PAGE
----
Russia inadvertently gives proof for international courts in trial of Crimean Tatar leader Akhtem Chiygoz
The imitation of a court trial in Russian-occupied Crimea of recognized political prisoner Akhtem Chiygoz is exposing highly incriminating details about Russia’s invasion for the International Criminal Court, and even more evidence of discrimination for the case already under consideration by the UN’s International Court of Justice in the Hague.
Russia has held Akhtem Chiygoz, the Deputy Head of the Crimean Tatar Mejlis, in prison for two and a half years on legally absurd charges of ‘organizing’ a demonstration which took place before annexation and therefore unequivocally on Ukrainian territory and under Ukrainian law.
Since Russia’s own criminal code prohibits such a prosecution, this should have been the end of the story. Instead, the occupation regime it installed in Crimea has continued the farce, and amassed a vast amount of ‘evidence’ aimed at proving it’s claim that Chiygoz organized a ‘mass riot’ on February 26, 2014. In this version of reality, only the Crimean Tatars on the pro-Ukrainian side were guilty of disruptions, while the pro-Russian demonstrators present were all ‘victims’.
Chiygoz’s ‘guilt’ was presumably supposed to be proven by the kilograms of documentation.
Nikolai Polozov, Chiygoz’ lawyer, has been regularly providing vital information about the course of the ‘trial’. He believes that a lot of inconvenient documents were cleaned out before the case reached the court, however they did this carelessly, assuming that the defence would not bother their heads about the content. It was a bad miscalculation. The defence has scrutinized it and so too, it is to be hoped, with the International Criminal Court which has already found, in a preliminary conclusion, that Russia’s invasion and occupation of Crimea constitutes an international military conflict.
Having been asked to help identify people on photos and videos, the head of the Sevastopol ‘Centre for Countering Extremism’ helpfully provided Ukraine with some important information. Among those present at the pro-Russian part of the demonstration were the so-called ‘private military company’ Black Sea and a paramilitary Cossack organization from Sevastopol.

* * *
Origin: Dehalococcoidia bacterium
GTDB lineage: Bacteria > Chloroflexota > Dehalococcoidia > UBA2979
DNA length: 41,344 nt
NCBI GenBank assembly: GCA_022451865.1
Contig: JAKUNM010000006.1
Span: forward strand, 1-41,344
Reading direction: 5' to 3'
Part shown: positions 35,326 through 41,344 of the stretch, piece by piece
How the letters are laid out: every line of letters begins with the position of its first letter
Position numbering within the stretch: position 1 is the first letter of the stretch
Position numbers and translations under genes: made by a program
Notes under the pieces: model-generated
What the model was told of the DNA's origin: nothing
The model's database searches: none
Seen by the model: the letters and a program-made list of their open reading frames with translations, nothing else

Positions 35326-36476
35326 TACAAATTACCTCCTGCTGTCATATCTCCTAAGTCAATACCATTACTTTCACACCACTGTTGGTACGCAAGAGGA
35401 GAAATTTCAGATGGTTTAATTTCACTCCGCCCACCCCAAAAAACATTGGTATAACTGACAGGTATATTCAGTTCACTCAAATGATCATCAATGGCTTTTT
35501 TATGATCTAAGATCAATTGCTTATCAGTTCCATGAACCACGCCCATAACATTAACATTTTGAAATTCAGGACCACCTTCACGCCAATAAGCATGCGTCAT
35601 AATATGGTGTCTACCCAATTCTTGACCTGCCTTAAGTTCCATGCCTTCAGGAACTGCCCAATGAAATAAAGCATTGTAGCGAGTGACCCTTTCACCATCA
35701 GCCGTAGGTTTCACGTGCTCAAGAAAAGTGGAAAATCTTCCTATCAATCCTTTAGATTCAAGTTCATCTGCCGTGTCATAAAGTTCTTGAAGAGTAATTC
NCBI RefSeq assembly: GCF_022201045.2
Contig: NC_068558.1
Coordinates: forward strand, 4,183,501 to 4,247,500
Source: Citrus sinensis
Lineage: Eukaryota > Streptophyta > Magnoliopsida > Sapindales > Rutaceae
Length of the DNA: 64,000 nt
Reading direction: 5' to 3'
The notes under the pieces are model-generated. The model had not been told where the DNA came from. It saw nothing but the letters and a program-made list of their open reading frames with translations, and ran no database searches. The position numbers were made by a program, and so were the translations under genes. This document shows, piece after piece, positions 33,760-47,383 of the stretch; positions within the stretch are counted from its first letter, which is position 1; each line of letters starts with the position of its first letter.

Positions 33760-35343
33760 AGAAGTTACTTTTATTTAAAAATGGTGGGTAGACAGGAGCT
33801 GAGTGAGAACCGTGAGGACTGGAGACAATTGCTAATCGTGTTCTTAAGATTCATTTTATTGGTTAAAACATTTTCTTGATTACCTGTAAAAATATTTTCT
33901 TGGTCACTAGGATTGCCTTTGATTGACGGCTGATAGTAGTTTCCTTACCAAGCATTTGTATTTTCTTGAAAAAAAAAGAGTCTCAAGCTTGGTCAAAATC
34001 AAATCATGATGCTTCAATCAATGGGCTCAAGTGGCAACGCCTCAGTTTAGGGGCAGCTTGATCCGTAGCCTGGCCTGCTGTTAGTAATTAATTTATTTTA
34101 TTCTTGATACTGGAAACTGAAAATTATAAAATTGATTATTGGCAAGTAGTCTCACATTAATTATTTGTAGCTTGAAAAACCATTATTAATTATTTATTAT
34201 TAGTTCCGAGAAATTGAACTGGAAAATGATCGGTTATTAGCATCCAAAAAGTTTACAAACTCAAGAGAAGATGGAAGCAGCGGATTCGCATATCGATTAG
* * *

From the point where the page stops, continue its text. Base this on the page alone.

Who was behind this private military company and how it came to be there certainly warrant investigation, but so too do their actions that day. Polozov notes that the ‘investigator’ was aware back in March that members of both a military and a paramilitary organization had been at a peaceful demonstration, yet never made any attempt to probe their behaviour.
This is despite the fact that many witnesses have spoken of seeing a large group of men arrive on coaches from Sevastopol at around midday on Feb 26, and join the pro-Russian demonstrators. After that the pro-Russian side started behaving more aggressively.
The crush began soon after their arrival, and it was probably they who provoked it. Witnesses had earlier noted the military-style methods and certain tactical skills that these men demonstrated. It now transpires that they were indeed military, albeit from the ‘private military companies’ that Moscow has also used in Donbas and in Syria.
There are huge amounts of video footage that prove that the events that day can in no way be called a mass riot. Some of it shows members of the pro-Russian contingent actively trying to provoke trouble or deliberately cause crushes. There was never any attempt, for example, to find the pro-Ukrainian demonstrator obviously hurt from the crushing here: https://youtu.be/YOth05NskSo
Instead, ‘victims’ allegedly hurt by Crimean Tatar protesters, or at least their statements, were collected in bulk. Polozov has drawn attention to the fact that they are all suspiciously similar. Many don’t have any date at all, others all have the same time: 6 a.m. on April 26 which was a Saturday.
Although there are more important reasons why the renowned Memorial Human Rights Centre declared Chiygoz, Ali Asanov and Mustafa Degermendzhy political prisoners, such as the illegality of the whole prosecution and the clear targeting of Crimean Tatars, it did also point to serious doubts about most of the supposed ‘victims’.
The falsification is sometimes absurdly pointless. For some reason, the prosecution has decided to try to prove that the pro-Russian demonstration that day was legal, and the pro-Ukrainian ‘unauthorized’. This only draws attention to the fact that the demonstrations were under Ukrainian legislation where there is no official requirement to provide notification of a demonstration so many days in advance. The prosecution even tried to cite an opinion provided by the Council of Europe’s Venice Commission and OSCE, in which four days is recommended. It may well be, if pulled out of context, but even if they were recommending such a period for any time and situation, which they are not, it would still remain only a recommendation.
In fact both notifications were provided on the day itself, making the whole exercise rather meaningless. Just as unsuccessful were their attempts to falsify the date on the ‘Russian Unity’ notification so that it preceded the Mejlis-organized pro-Ukrainian demonstration. Polozov has demonstrated that the date is falsified, with the lie given by the Ukrainian stamp confirming receipt of the document.
There is considerable evidence that Russia was planning to use certain pro-Russian politicians in Crimea to bring about a supposed change in Crimean status without the overt use of Russian soldiers. It failed thanks to the Mejlis and around 10 thousand Crimean Tatars and other Ukrainians who gathered with both Ukrainian and Crimean Tatar flags. There was no mass riot that day, and these ‘trials’ bear all the hallmarks of politically-motivated persecution, probably motivated by revenge for having foiled the Kremlin’s plan for seizing Crimea without soldiers and the resulting international condemnation.